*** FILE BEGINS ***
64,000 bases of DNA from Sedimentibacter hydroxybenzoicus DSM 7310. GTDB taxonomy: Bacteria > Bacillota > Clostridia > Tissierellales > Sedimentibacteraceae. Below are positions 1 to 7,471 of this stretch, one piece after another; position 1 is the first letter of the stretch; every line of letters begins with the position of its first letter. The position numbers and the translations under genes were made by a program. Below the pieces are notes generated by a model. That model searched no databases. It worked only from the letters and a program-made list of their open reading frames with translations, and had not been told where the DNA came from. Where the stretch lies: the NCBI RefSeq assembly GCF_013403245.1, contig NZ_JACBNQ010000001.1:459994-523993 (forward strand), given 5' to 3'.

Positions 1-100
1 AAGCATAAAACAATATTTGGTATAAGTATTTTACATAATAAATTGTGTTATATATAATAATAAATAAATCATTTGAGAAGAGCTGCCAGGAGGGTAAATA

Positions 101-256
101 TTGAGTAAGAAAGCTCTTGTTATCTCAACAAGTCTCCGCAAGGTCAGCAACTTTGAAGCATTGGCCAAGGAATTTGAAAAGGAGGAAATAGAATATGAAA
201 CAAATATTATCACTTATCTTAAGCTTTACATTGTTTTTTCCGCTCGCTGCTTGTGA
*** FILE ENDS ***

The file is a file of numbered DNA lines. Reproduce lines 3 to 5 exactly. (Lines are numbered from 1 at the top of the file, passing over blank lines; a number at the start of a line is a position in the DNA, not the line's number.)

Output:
1 AAGCATAAAACAATATTTGGTATAAGTATTTTACATAATAAATTGTGTTATATATAATAATAAATAAATCATTTGAGAAGAGCTGCCAGGAGGGTAAATA

Positions 101-256
101 TTGAGTAAGAAAGCTCTTGTTATCTCAACAAGTCTCCGCAAGGTCAGCAACTTTGAAGCATTGGCCAAGGAATTTGAAAAGGAGGAAATAGAATATGAAA